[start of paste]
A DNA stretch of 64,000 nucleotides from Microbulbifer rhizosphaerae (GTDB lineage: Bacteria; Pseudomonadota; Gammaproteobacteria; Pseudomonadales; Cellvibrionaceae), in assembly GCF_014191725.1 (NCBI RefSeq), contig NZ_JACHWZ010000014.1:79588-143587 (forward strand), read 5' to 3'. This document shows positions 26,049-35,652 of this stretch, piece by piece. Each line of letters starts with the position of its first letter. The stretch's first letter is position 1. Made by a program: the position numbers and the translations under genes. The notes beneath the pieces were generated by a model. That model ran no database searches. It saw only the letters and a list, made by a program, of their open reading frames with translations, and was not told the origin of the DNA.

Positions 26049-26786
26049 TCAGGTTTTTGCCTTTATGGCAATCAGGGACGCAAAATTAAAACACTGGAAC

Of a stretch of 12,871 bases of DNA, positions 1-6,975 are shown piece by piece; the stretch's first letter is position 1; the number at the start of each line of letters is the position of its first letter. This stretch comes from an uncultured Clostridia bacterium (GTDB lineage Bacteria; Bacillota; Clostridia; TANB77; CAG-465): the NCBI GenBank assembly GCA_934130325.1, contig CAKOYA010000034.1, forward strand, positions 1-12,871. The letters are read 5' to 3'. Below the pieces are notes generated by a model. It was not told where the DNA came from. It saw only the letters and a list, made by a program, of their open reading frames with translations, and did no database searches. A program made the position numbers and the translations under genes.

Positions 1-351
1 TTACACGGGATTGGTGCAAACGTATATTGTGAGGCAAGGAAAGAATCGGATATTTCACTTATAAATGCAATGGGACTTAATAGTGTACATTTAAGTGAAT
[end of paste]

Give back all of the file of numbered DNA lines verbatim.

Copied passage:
A DNA stretch of 64,000 nucleotides from Microbulbifer rhizosphaerae (GTDB lineage: Bacteria; Pseudomonadota; Gammaproteobacteria; Pseudomonadales; Cellvibrionaceae), in assembly GCF_014191725.1 (NCBI RefSeq), contig NZ_JACHWZ010000014.1:79588-143587 (forward strand), read 5' to 3'. This document shows positions 26,049-35,652 of this stretch, piece by piece. Each line of letters starts with the position of its first letter. The stretch's first letter is position 1. Made by a program: the position numbers and the translations under genes. The notes beneath the pieces were generated by a model. That model ran no database searches. It saw only the letters and a list, made by a program, of their open reading frames with translations, and was not told the origin of the DNA.

Positions 26049-26786
26049 TCAGGTTTTTGCCTTTATGGCAATCAGGGACGCAAAATTAAAACACTGGAAC

Of a stretch of 12,871 bases of DNA, positions 1-6,975 are shown piece by piece; the stretch's first letter is position 1; the number at the start of each line of letters is the position of its first letter. This stretch comes from an uncultured Clostridia bacterium (GTDB lineage Bacteria; Bacillota; Clostridia; TANB77; CAG-465): the NCBI GenBank assembly GCA_934130325.1, contig CAKOYA010000034.1, forward strand, positions 1-12,871. The letters are read 5' to 3'. Below the pieces are notes generated by a model. It was not told where the DNA came from. It saw only the letters and a list, made by a program, of their open reading frames with translations, and did no database searches. A program made the position numbers and the translations under genes.

Positions 1-351
1 TTACACGGGATTGGTGCAAACGTATATTGTGAGGCAAGGAAAGAATCGGATATTTCACTTATAAATGCAATGGGACTTAATAGTGTACATTTAAGTGAAT